Summary + Statistics
Retrosuburban Real Estate Checklist rating: This property hasn’t yet been rated.
Location: St Clair, Western Sydney (pop. 20,000 of 4.3m)
Soil: Sydney clay
Build: 1970’s brick veneer house on piers with concrete tile roof
2016 Property Value: AU$NA
Household: 2 adults
Floor space: 110m²
Roof area: 120m² (house) + 25m² (Garage) 21m² (carport)
Water tank storage: 11,500lt
Tank water use: as required for irrigation
Mains water use: 245lt per day
Greywater: all water from the shower/bath is directed to the banana circle and all laundry water is directed to a constructed wetland and thence fruit trees
Power: 1kw grid tied system; 500w stand alone system. Annual Power exported:1047kWh
These figures are how we operated up to a Nov 2016. We are now almost off grid with 1.2kw of panels connected to 2 nickel iron 24 volt battery banks contributing an average of 5.6kWhrs per day over Nov 2016. Extra panels are planned to take the system up to 2.5kw.
Annual Power imported: 1518kWh
Av. Power produced: 2.87kWh p/d
Av. Power used: 4.16kWh p/d
Annual Gas used: 1102MJ (0.5 x 45kg cylinder/year)
Annual Wood used: 1m³
Food production: 80% veg/50% fruit/ 100% herbs/100% eggs
Waking hours at home: We are semi retired (confirm % estimate)
I get in grass hay from a local supplier and let it get worked over by chooks and then use it as mulch. We have 14 beds, half are about 2 metres x 1 metre and half are 3 metres x 1 metre. We fertilise mainly using a chook tractor which is designed to sit directly over a veggie bed with some compost and comfrey extract also used.
We also have fruit trees – a mandarin; lemon, lemonade and orange tree, half a dozen bananas in a banana circle, a mulberry tree, native plum, olive, feijoa and two lime trees (one Tahitian, one Kaffir) and more recently a couple of apples, a nectarine and macadamia nut. The apples, limes and macadamia are in the front yard in a fruit tree circle based around a worm tower. The fruit tree circle also has a dwarf lemon and a curry leaf tree.
In terms of electrical power, we have a grid connected 1 kW photovoltaic system that has been in since the start of 2009, but we have had a standalone system in place for over 25 years. This is what he had and how it operated up until November 2016 –
Unfortunately the fridge does consume more than I thought so we bought a couple of 130 watt Sharp panels to power the fridge and allow more power back into the house system. The stand alone and the 1k watt back-to-the-grid system have reduced our electricity bill to almost nothing.
Due to the vanishing of the AU60c feed in tariff we have decided to go off grid. The bottom bank of batteries (worn out) has been decommissioned as have the older panels with the Sharp panels being retained and a series of 4 x SolarE 130w panels and 4 x Stion 140 watt thin film panels have been installed, (soon to be increased by another 8 Stion 140 watt panels).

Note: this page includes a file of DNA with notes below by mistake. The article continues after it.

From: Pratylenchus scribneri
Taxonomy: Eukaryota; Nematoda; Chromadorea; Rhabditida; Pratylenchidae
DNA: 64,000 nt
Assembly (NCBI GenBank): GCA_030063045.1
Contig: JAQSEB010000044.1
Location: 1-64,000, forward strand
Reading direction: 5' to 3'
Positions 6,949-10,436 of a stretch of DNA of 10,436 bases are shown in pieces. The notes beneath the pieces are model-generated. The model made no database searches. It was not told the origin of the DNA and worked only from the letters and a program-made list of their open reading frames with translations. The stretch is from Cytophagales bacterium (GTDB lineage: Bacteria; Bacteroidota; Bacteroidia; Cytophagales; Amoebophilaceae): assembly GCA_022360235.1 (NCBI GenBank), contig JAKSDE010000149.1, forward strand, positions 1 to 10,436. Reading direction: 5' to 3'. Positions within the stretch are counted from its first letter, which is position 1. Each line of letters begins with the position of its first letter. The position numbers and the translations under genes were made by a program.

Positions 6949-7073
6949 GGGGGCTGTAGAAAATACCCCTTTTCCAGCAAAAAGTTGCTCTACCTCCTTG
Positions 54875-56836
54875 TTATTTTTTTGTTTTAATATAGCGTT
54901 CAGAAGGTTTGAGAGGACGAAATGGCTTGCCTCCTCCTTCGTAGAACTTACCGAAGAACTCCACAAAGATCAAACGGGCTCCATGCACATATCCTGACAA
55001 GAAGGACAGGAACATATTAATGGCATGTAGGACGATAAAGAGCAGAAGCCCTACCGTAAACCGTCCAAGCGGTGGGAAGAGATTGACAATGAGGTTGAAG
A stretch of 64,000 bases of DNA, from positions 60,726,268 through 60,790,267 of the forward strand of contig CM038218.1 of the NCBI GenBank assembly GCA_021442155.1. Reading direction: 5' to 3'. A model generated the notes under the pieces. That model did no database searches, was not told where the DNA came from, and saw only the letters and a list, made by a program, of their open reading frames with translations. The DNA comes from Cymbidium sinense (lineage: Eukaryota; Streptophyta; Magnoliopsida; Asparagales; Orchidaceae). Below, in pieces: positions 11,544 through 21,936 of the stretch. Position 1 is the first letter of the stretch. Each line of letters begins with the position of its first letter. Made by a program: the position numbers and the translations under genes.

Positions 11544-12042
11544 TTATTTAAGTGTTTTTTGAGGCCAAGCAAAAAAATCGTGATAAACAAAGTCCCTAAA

We also have a number of solar cookers including a solar oven which we can use to cook bread the year ‘round (it just takes a bit longer in winter.). Another type of solar cooker uses flat mirrors on a frame like a slice out of a parabolic dish to focus the sunlight on the bottom of a black painted stainless steel pot (good for frying and steaming). Due to the way we plant now we don’t produce a lot of excess veggies but we have a solar drier to process any excess we do get.
We have a over 10,000 litres of water storage – 2 x 2500 litre galvanised steel water tanks on the back of the garage and a newer plastic 5500 litre tank at the side of the house and a newer 500 litre water butt off one of the sheds.
The larger tank is connected to a 12volt pump which allows us to irrigate the various food gardens.
To reduce our water usage for growing food we have been progressively implementing low tech, low water use irrigation options over the last 6 years.
These include ollas made from scratch (by me as a potter), ollas made from commercial plant pots, deep pipe waterers, porous hose, buried pipe waterers, buried capsule waterers, wicking beds and self-watering containers.
It is really an attitude more than anything else, looking at the reduce part of the trio of “Reduce, Reuse and Recycle” and have added “refuse” to the trio – refuse packaging and other stuff we don’t need. We keep asking, “How can we do this ourselves, with what we have on hand?”.
It is a journey really and we are still working on how we can become more self reliant and sustainable and hold a “Directors” meeting every October to look at how we are travelling on the plan and what changes need to be made and what the priorites should be for the coming year. We are also contributors to Permaculture Sydney West of which I am president.
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